With frequent international travel being fundamental in modern business high flyers and Fortune 500 companies, more and more are investing in owning a private aircraft. Navigating jet ownership is a complex business. Few people know the ins and outs of buying and selling jets better than Jahid Fazal-Karim, Owner and Chairman of the Board of Jetcraft, a global leader in business aircraft sales, marketing and ownership strategies. We talk to Jahid to grab some top tips for first-time plane buyers and discover more about buying a private jet.
What are the primary benefits of buying a private jet?
Firstly, consistency – by owning your own aircraft, you can enjoy the comfort and efficiency of a consistent experience every time you fly. From cabin layout to onboard amenities, you know the ins and outs of the plane you will travel on and can take full advantage of its offerings. As an owner, you can also choose to hire a consistent crew that you know and trust, and that know you and your preferences.
Secondly, personalisation—just like owning a home, owning an aircraft allows you to configure it exactly to your personal taste and needs. It also offers the ability to tailor the flight experience to meet the specific trip requirements.
Finally, control – The only way to be in full control of your private-flying experience is to purchase your own aircraft. Owners have the freedom to make changes or extensions to a trip at the last minute without having to ask if a charter company can accommodate. Ownership also provides you the autonomy over your aircraft maintenance and crew training, ensuring everything meets your level of specifications.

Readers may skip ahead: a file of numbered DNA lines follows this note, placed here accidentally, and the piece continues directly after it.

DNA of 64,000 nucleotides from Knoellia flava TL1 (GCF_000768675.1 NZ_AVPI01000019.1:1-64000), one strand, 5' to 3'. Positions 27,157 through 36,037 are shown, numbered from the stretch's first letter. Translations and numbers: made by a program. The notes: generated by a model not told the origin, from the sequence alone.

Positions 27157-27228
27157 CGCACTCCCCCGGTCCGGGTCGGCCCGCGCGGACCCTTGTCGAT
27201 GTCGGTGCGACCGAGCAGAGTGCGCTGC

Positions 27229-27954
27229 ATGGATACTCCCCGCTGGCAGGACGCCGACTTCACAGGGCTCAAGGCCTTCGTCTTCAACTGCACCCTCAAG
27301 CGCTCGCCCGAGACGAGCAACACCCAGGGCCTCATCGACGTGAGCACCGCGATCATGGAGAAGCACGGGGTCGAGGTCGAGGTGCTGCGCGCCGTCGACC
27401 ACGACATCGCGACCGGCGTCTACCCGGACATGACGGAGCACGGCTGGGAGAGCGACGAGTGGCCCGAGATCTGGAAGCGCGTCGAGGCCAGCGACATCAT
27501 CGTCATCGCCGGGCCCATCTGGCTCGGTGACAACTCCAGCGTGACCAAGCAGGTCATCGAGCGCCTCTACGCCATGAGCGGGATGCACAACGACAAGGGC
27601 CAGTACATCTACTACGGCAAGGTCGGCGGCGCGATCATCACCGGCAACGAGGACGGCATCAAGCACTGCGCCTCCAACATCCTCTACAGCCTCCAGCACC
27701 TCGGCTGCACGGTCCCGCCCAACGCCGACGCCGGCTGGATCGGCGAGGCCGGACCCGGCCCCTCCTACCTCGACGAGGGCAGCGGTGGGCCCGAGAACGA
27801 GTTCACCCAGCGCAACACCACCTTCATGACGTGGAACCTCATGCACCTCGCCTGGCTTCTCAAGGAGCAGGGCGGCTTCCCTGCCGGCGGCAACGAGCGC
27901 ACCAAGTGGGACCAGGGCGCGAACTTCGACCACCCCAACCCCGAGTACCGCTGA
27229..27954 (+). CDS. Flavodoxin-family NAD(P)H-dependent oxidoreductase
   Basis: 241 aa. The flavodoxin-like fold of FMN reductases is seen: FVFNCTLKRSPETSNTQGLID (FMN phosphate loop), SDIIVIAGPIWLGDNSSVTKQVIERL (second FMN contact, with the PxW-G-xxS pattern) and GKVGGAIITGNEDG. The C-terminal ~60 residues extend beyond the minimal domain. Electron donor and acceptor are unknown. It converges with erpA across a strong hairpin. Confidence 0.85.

Should you purchase new or pre-owned?
Second hand and previously owned in most other industries has some negative connotations, but that doesn’t apply here. Almost all aircraft are meticulously looked after by their owners; this is like a live-in art piece.
Buying a new aircraft does bring a tremendous amount of choices into play. The interior – what it will look like, and including selecting who will complete it for you, (as not only the manufacturers finish the interiors in today’s private jet market) are both important decisions. Not simply because you have to pay for and live with it, but because resale values will be directly linked to the decisions you make at this point. Some clients are fortunate not to have to worry about that hugely, but most do. I’ve seen some – let’s just call them rather ‘individual’ choices of interiors – that have then stayed on the resale market for not just months, but even longer in some cases.
What about depreciation and running costs?
Regarding depreciation, the average period of ownership is one decade, and typical depreciation in aircraft value drops about 10-15 percent in the first year with a further 10 percent each subsequent year. However, due to low inventory and high demand for pre-owned aircrafts, the 2019 Jetcraft Market Forecast predicts depreciation rates will improve over the next 5 years.
With regards to running costs, this would depend on the size of the aircraft. On average, the transactions we broker at Jetcraft fall around the $20 million mark. From there, costs are divided down into the fixed and variable figures. Fixed, including parking, storage, pilots and maintenance, costs on average $1-1.5 million, depending on the size of the aircraft. The variable costs, notably fuel, can cost $3000-6000 per hour to fly the aircraft.